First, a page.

Hypersensitivity and allergic reactions

Low dosages levels of naltrexone are unlikely to cause any major allergies or hypersensitivity. In very remote instances, some people have however turned allergic to low dose equivalents of this drug. Typical allergies may show up as drowsiness, respiratory problems – like wheezing, gasping or shortness of breath, rashes on skin or hives, persistent spells of itchiness or inflammation. A small percentage of people have reported swelling of facial parts such as lips and oral organs like throat, tongue, etc. In all such circumstances, you are advised to seek medical help as soon as possible.

Prior clinical conditions and use of low doses of naltrexone

Drugs such as naltrexone may have a few passive or not-so-active ingredients. These items may silently trigger a few adverse side effects or allergies. It is a good practice to tell your physician if you are allergic to passive ingredients present in drugs such as this. Also, it is important to tell your doctor about prior ailments as well as present medical conditions, if any. People who have recently had episodes of substance abuse or addiction to intoxicants such as marijuana, alcohol or cannabis need to exercise an added level of caution. People living with renal conditions like inflammation of kidneys, drop in absorption efficiency of kidneys, imbalance of electrolytes and other related renal conditions need to stay away from taking low doses of naltrexone.

Dizziness caused by naltrexone

Intake of naltrexone is likely to lead to a severe spell of drowsiness as well as dizziness. If your current lifestyle includes consumption of alcohol, you need to tell about your lifestyle habits to your physician. Your doctor will advise you to reduce the consumption of alcohol. In a few acute instances, you may be advised to completely stop taking alcohol or other intoxicants. As an added precaution, it is strongly recommended not to engage in activities which may need a higher level of mental agility or focus. This only means, you must not operate heavy machines or engage in activities such as driving, etc.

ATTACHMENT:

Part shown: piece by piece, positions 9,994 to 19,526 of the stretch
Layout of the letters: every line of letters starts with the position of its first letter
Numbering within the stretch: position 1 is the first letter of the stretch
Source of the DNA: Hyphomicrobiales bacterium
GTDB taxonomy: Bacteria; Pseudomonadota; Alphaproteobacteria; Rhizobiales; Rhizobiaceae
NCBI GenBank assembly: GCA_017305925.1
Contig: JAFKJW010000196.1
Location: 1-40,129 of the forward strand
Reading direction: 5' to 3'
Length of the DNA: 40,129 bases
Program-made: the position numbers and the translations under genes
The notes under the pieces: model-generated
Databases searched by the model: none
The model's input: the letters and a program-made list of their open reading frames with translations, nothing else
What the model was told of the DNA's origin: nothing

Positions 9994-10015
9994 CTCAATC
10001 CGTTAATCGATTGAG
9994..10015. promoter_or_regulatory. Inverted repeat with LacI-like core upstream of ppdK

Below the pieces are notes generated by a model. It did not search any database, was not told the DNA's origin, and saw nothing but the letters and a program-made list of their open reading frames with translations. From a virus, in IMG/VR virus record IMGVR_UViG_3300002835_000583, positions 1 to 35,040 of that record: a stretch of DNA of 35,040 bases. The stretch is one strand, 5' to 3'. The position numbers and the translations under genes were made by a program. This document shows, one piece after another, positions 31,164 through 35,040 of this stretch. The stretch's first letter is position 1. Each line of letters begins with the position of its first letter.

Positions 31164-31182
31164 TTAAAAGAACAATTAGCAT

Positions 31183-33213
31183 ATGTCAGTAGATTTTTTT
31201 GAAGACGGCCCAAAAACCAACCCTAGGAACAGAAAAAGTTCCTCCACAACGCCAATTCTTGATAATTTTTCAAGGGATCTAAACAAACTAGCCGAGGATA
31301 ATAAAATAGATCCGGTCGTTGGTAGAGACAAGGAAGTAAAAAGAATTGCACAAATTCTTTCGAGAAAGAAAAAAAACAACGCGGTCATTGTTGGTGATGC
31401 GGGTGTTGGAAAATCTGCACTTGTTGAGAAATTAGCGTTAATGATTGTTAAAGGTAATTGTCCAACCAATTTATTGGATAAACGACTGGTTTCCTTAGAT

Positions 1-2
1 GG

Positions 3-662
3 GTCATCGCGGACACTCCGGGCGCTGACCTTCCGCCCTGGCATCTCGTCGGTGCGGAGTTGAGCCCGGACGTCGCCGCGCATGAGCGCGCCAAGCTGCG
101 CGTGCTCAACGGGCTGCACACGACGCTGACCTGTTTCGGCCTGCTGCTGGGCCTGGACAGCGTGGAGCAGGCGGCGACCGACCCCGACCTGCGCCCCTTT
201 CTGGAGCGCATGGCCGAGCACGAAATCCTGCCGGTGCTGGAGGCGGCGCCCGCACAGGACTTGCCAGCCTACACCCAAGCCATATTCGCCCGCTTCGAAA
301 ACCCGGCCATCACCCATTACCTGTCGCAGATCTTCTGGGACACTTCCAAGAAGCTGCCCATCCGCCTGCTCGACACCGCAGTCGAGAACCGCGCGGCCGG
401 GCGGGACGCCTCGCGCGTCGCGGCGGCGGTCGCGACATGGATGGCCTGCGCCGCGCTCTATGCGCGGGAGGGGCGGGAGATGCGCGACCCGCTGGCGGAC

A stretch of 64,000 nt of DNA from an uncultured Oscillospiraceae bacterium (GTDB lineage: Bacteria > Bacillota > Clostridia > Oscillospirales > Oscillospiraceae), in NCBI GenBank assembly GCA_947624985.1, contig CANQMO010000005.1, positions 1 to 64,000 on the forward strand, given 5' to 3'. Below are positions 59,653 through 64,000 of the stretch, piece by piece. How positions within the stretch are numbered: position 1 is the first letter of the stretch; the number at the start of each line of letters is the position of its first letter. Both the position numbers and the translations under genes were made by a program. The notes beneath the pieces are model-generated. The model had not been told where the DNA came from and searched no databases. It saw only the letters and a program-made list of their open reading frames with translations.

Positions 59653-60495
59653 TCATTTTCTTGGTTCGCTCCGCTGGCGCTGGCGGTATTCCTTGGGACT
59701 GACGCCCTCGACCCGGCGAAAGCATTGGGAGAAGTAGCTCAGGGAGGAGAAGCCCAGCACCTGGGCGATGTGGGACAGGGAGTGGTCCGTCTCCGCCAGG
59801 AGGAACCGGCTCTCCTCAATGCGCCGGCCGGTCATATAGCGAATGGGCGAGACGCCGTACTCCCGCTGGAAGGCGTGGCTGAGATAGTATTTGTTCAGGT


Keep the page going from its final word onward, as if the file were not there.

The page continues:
As mentioned, dizziness is one of the most common side effects of this drug. Hence, it may interfere with anesthetic drugs and can make your feel drowsy. It is hence a good practice to inform your medical team about the intake of naltrexone prior to a surgical intervention. In fact, your surgeon will advise you to stop taking this drug for at least two or three weeks prior to the date of your surgical procedure. The same precaution needs to be observed prior to a dental procedure.

Interactions between naltrexone and other drugs

Drugs like naltrexone are more likely to interact with other meds. It is strongly recommended to make a list of all the drugs you are currently consuming. As you make this list, take care to include prescription drugs, over the counter (OTC) meds, herbal supplements, dietary aids, etc. Once you have given this list of drugs to your physician, never add more medicines to this list or change the strength of medications consumed presently. Naltrexone may interact with cough and cold meds which are based on opioids; these include drugs like hydrocodone, codeine, etc. You also need to be more careful with the intake of drugs like disulfiram, dextromethorphan, a few types of anti-diarrheal meds, etc. Naltrexone may also work adversely with lab reagents and may distort the results of some lab tests. The odds are more when reagents are used. It is hence important to tell your medical team at the lab about intake of naltrexone, its dosage strength as well as how long you have been taking it.